Optimising the Customer Experience: Conversion Rate Optimisation Part 2

Customer Experience

Opti­mis­ing your cus­tomers’ expe­ri­ences on your website—and your mobile website—is the first step toward cre­at­ing fric­tion­less cus­tomer jour­neys, and mak­ing sure your cus­tomers con­nect per­son­al­ly with your brand. Every time a user bounces from your site, you’ve wast­ed mon­ey.

In this series of arti­cles, I’m walk­ing through the entire process of opti­mis­ing user expe­ri­ences. In the first arti­cle of the series, I talked about cre­ative con­sis­ten­cy—mak­ing sure the con­tent cus­tomers see when they arrive on your site fol­lows direct­ly from the adver­tis­ing cre­ative they clicked to get there.

But cre­ative con­sis­ten­cy is just the begin­ning. You’ve still got a lot of deci­sions to make in terms of how to organ­ise the sec­tions of the land­ing page, how to draw atten­tion to the most sales­wor­thy attrib­ut­es of your prod­ucts and offers, what graph­ics to use to present your offer, and how to man­age flow through­out the page.

That’s where A/B test­ing and mul­ti­vari­ate test­ing come in.

Build­ing recipes

A/B test­ing puts mul­ti­ple ver­sions of a page—or a piece of content—head to head against each oth­er. Mul­ti­vari­ate test­ing often builds on A/B test­ing, enabling you to iso­late the ele­ments of the page that are actu­al­ly dri­ving user inter­ac­tion.

The prin­ci­ple behind mul­ti­vari­ate test­ing is sim­ple: Gen­er­ate a vari­ety of ver­sions of your page, in terms of con­tent, lay­out, offer pre­sen­ta­tion, and even text and but­ton styles, and see which of those ver­sions works best for your cho­sen goals. In oth­er words, mul­ti­vari­ate test­ing can help you build dif­fer­ent “recipes” for user experiences—where on your land­ing page the “killer ques­tions” should be placed, how many steps the onsite con­ver­sion process should take, what kind of val­i­da­tion you should require, and even which col­ors and calls to action but­tons to use.
Mul­ti­vari­ate test­ing often gen­er­ates a large num­ber of vari­a­tions that need to be tested—requiring a lot of site traf­fic in order to gath­er the nec­es­sary results. One way to speed up this process is to run what’s known as a par­tial-fac­to­r­i­al test—that is, test a sub­set of all these vari­a­tions of ele­ments.

Com­par­ing recipes

Once you’ve gen­er­at­ed your “recipes,” it’s time for some test­ing. In this phase, you’ll actu­al­ly   show each of ver­sion of your page to real cus­tomers, and mea­sure the ways they respond to the var­i­ous lay­outs, offers, and but­ton and text styles you’re test­ing.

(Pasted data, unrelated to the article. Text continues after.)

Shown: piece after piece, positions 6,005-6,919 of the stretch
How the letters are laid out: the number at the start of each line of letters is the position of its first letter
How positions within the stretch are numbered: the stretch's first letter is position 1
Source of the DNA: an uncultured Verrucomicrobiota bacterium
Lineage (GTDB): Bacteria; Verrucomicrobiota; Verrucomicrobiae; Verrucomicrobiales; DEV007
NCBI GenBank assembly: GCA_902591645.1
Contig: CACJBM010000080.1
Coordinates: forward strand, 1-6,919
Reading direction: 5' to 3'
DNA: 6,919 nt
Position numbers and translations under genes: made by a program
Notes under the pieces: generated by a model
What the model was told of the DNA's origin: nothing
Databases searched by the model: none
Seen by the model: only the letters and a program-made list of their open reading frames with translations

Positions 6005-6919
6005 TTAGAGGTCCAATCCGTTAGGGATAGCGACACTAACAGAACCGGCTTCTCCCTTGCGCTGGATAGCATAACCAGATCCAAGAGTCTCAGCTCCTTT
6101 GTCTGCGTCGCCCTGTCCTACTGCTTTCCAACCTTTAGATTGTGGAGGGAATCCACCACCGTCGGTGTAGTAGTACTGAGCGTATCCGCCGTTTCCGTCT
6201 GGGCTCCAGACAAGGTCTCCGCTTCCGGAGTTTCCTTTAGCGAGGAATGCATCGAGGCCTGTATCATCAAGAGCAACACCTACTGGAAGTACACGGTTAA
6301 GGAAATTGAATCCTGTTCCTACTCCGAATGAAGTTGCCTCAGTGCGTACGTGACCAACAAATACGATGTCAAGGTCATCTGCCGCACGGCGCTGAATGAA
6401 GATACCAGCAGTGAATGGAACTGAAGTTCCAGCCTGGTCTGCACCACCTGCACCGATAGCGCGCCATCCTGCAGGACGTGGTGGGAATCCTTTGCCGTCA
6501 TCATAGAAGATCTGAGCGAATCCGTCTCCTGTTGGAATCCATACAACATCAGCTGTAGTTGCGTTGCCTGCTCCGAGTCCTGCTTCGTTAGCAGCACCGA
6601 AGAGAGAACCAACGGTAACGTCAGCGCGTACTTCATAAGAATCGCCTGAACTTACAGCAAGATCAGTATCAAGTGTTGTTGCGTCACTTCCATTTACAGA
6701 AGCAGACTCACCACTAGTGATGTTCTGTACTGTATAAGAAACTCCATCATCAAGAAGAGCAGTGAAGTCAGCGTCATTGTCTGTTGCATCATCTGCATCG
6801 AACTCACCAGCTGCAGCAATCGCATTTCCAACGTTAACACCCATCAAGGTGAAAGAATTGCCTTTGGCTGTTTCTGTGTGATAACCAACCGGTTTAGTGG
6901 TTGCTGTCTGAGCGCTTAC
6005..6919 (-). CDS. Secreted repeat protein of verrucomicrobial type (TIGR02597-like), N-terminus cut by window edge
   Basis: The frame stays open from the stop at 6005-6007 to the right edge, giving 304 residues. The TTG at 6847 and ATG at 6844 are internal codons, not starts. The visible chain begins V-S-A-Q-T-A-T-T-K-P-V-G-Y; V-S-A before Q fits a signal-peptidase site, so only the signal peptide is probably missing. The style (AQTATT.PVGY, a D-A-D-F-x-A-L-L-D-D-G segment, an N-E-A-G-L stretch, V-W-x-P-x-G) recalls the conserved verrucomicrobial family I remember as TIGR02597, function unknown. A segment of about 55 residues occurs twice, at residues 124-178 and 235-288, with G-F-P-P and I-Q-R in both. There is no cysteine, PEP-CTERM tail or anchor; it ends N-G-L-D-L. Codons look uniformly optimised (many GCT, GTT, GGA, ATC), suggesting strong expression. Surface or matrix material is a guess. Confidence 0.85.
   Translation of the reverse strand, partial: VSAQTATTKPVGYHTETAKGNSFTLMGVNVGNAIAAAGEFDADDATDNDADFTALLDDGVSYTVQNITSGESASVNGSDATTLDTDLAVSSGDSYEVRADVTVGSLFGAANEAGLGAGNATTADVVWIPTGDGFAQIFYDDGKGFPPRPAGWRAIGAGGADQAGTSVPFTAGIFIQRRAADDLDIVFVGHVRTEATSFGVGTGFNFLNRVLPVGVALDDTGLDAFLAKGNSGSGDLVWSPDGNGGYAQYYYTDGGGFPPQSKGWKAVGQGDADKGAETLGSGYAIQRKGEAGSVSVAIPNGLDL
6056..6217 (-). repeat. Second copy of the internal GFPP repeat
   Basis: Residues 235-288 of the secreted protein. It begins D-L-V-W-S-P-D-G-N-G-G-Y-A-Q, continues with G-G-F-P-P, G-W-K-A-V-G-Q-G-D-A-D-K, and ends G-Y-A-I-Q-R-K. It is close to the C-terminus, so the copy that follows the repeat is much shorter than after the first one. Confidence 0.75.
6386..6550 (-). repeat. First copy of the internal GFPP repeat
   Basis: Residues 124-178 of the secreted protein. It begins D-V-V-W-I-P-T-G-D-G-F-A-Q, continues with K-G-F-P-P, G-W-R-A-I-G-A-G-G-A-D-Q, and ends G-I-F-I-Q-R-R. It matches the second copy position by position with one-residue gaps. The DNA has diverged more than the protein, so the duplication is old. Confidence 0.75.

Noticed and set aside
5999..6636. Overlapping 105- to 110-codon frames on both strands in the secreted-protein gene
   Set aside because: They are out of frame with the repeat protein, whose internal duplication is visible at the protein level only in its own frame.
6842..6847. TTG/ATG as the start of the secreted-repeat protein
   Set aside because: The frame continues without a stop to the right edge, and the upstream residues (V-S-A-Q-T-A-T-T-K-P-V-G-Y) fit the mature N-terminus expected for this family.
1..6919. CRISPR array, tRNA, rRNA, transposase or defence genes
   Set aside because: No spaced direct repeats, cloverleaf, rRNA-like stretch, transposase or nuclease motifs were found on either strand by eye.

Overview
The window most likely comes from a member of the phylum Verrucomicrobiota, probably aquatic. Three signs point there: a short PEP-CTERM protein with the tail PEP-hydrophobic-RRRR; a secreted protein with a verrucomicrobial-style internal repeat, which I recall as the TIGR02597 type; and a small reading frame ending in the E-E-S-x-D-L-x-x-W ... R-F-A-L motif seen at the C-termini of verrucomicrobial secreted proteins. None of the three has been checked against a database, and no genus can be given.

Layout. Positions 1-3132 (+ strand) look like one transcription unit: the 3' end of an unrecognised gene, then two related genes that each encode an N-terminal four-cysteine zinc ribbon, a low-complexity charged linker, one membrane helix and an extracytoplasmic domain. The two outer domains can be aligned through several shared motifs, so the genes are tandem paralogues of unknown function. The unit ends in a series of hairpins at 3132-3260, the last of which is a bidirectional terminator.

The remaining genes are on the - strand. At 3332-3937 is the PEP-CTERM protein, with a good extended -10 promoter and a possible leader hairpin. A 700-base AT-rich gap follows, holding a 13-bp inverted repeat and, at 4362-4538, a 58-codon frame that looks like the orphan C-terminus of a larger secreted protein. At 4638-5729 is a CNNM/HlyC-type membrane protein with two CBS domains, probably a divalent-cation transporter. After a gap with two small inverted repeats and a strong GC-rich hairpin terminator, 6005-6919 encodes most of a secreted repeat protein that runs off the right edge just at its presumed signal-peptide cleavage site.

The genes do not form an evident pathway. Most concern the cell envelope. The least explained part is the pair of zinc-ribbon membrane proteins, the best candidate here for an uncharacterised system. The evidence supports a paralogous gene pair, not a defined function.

You’ll be mea­sur­ing how users respond not only to each “recipe,” but also to each indi­vid­ual ele­ment on the page, from but­tons and text to images and ad cre­ative. By com­bin­ing a large num­ber of indi­vid­ual use cas­es, you can deter­mine, in real time, which recipe gen­er­ates the most con­ver­sions.

Many CMOs still trust their mar­ket­ing and web teams to han­dle this kind of opti­mi­sa­tion man­u­al­ly, on the fly—but that’s a waste of mon­ey, because it means pay­ing for hours of work that’ll nev­er be used. It’s much more effi­cient to use a test­ing plat­form, take the guess­work out of land­ing page design, and let your audi­ence, and the data, tell you which design will gen­er­ate max­i­mum con­ver­sions.

The effec­tive­ness of test­ing

At our recent cus­tomer event, the Adobe Sum­mit EMEA in Lon­don, a num­ber of brands were gra­cious enough to share some of the wins they’ve seen from their test­ing pro­grams.

Will Harmer, Senior Man­ag­er of Insights and Opti­mi­sa­tion at EE, the largest mobile net­work oper­a­tor in the Unit­ed King­dom, described how he and his team have been opti­mis­ing their prod­uct detail page—the sin­gle most impor­tant page on their shop site. Cus­tomers are poised to make a major buy­ing deci­sion on this page, and an improve­ment by even a frac­tion of a per­cent can deliv­er big finan­cial returns.

Harmer and his team decid­ed to use mul­ti­vari­ate test­ing to test a the­o­ry they’d been work­ing on.

EE cus­tomers, Harmer knew from ear­li­er analy­ses, have many choic­es between phones and plans—and cus­tomers often find those choic­es over­whelm­ing. Har­mon and his team believed that by show­ing vis­i­tors the most-pur­chased phones and plans on their web­site, this social proof would boost vis­i­tors’ con­fi­dence in their plan of choice, lead­ing to con­ver­sions.

Harmer and his team test­ed this the­o­ry using mul­ti­vari­ate test­ing, they imme­di­ate­ly saw a 9 per­cent lift in orders per unique vis­i­tor.

The team is now explor­ing how social proof can guide cus­tomers through oth­er com­plex deci­sions. For more infor­ma­tion on this con­cept, take a look at this arti­cle from my col­league Blair Keen on the Econ­sul­tan­cy blog. For many oth­er test­ing exam­ples, you can access the full record­ing of the Sum­mit EMEA ses­sion here.

Once you’ve opti­mised your land­ing pages and the site expe­ri­ence, the next step is to start think­ing about the con­tent you’ll need to sup­port the con­ver­sion fun­nel on your site, and all oth­er aspects of the onsite expe­ri­ence. This will help to ensure that as many users as pos­si­ble will not only enter the con­ver­sion fun­nel but get all the way through it and become cus­tomers.

This is one aspect of what we call onsite con­tent veloc­i­ty—and it’s exact­ly what we’ll be exam­in­ing in the third and final arti­cle of this series. See you there.

Customer Experience
Jamie Brighton

Posted on 07-07-2016

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